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The Phantom of the Opera by Gaston Leroux



Finally it is done. Don't get me wrong; I may sound unamused but I am happy having read the book. Well, not exactly thrilled maybe, but yeah, happy. 

I began reading Phantom in January. In coherence with my earlier trysts with classics, it took me quite a bit of patience to get through. In other words, it wasn't exactly breath-taking, but was interesting enough to tickle my imagination.

I will begin by telling you what I like about The Phantom. The Opera house in itself, is a marvel to read about (the origins of which is detailed in an appended newspaper report that Leroux referred to for his story); all the columns and boxes and dressing rooms and shaded corridors, the roofs with the statue of the Apollo... there was nothing flowery in their description, but the architecture set the mood of the mystery-in-catacombs. And then there were the supporting characters: the incredulous managers, the gossiping dancers, the haughty Madam Giry and the lovelorn Raoul - who created the perfect atmosphere of early 1900s Paris of ornate horsedrawn carriages on cobbled streets and men in tailcoats and hats. What appears to be the same, is the plethora of everyday reactions of people. The story concerns primarily with life inside of the opera house, so naturally it is enriched with elements of superstition, mistrust, jealousy; basically everything to do with showmanship. But love, ah, is undeniably the villain of the story. It ruins lives both metaphorically and literally. As for the plot, it is certainly very ingenious (I feel foolish saying this about a story which has been adapted into various form of media so may times, and mostly successfully) and keeps the attention from swaying. After all, what can be more spine-chilling about a ghost haunting an opera house ?! It has all the makings of an incredibly well-choreographed ghost story amidst the dank stone structures of a baroque opera house.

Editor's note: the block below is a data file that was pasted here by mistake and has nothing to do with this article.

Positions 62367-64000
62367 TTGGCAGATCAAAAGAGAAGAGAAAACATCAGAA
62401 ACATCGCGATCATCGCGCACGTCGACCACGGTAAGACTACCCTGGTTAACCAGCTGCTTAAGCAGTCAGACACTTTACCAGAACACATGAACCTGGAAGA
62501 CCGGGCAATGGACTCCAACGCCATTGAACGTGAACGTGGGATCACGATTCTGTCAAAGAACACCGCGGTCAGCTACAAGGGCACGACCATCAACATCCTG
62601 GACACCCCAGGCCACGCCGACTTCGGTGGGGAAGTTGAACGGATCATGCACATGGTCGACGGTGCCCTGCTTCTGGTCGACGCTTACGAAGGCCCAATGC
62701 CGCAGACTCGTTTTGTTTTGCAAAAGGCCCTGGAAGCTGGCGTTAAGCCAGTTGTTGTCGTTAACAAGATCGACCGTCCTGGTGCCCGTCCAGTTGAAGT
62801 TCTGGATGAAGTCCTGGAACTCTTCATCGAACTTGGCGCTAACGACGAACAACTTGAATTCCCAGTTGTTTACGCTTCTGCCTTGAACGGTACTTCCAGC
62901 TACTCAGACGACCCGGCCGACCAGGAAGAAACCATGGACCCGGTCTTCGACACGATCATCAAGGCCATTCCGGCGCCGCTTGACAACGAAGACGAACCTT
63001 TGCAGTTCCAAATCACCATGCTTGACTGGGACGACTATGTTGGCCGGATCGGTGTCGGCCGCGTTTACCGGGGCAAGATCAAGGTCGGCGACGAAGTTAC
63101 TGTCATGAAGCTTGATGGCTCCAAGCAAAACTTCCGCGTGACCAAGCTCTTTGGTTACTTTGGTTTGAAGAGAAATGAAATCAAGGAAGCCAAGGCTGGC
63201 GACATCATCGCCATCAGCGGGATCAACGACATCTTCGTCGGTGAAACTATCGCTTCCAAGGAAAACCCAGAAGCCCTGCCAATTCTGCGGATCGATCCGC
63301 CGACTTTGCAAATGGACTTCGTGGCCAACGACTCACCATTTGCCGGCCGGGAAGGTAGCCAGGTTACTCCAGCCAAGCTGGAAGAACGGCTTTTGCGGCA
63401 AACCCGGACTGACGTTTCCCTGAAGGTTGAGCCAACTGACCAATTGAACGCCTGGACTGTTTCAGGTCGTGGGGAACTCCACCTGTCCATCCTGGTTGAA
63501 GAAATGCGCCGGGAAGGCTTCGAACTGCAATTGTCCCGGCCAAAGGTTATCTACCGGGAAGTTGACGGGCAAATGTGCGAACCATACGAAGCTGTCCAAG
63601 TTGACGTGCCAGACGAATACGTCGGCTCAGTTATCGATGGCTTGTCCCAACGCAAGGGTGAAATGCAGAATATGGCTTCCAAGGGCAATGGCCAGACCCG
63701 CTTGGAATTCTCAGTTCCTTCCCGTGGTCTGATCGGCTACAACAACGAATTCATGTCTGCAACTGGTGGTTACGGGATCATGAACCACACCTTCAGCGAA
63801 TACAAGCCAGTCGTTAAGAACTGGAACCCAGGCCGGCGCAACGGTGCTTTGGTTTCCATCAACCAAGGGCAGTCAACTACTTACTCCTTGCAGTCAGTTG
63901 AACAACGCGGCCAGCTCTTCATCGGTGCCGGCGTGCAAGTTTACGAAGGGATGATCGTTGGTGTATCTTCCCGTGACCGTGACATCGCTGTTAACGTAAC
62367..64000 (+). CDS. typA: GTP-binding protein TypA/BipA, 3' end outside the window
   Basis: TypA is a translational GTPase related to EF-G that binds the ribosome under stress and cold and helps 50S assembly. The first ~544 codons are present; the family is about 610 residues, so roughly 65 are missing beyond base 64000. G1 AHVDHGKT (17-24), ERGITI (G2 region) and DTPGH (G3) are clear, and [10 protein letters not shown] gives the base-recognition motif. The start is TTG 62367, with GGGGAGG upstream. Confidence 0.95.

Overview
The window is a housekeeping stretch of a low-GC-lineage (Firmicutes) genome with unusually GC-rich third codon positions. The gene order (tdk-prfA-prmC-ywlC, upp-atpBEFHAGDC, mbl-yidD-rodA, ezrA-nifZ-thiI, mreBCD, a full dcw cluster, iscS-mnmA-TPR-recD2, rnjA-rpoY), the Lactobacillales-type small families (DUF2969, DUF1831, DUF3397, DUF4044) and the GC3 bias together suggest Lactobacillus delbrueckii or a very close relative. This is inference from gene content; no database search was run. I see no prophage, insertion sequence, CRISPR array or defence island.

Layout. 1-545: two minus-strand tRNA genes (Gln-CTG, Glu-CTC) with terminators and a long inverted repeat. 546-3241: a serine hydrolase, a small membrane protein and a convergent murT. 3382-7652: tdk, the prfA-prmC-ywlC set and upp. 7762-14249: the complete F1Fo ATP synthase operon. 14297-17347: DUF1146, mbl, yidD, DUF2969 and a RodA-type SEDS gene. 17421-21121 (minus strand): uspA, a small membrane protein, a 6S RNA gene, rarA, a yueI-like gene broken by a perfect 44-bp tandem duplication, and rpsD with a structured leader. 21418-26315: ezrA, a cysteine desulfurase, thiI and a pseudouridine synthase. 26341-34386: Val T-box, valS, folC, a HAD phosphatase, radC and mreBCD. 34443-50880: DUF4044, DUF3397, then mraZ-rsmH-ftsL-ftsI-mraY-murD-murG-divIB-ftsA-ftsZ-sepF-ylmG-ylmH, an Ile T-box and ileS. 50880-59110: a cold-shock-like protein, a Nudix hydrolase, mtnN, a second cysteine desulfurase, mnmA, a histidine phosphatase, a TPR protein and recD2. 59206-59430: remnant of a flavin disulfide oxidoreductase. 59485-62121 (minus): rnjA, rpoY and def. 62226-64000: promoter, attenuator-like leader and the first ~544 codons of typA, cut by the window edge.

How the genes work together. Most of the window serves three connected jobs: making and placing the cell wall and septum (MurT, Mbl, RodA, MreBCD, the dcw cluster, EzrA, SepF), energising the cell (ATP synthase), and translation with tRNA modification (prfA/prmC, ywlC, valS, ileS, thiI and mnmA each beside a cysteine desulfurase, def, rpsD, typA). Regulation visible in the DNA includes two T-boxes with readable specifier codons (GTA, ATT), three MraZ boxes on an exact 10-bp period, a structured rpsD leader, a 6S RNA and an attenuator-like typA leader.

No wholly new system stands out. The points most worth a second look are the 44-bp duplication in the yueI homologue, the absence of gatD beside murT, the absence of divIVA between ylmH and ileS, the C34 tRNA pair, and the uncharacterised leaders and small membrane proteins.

But the story has its damp parts. Often, there were angst ridden exchanges between Raoul and Christine; it seemed but obvious about what was going on and I found myself rolling my eyes internally. Some characters, I feel, could have a few more pages dedicated to them - the Persian, for instance. Admittedly the story was about the ghost, or O.G. as he was 'lovingly' called but well, the Persian's history seemed abrupt. I actually loved the backstory of the ghost, tragic though it was, it explained much. The Persian featured in a key role and in my opinion, deserved more attention than the lovelorn couple. The managers of the Opera mostly provided the comic relief and helped in bringing out - in a cynical way - the worldliness in the surreal world of art.

Things did seem melodramatically in excess towards the end, but the parting shot of "Erik is dead." was touching. And well, this is afterall a story of the stage, for the stage and by the stage ! It gave me a feeling of mild accomplishment when I was through. Maybe my next initiative would be the stage adaptation; I have a feeling (naieve as I am) it would seem a lot grander in such arrangements...

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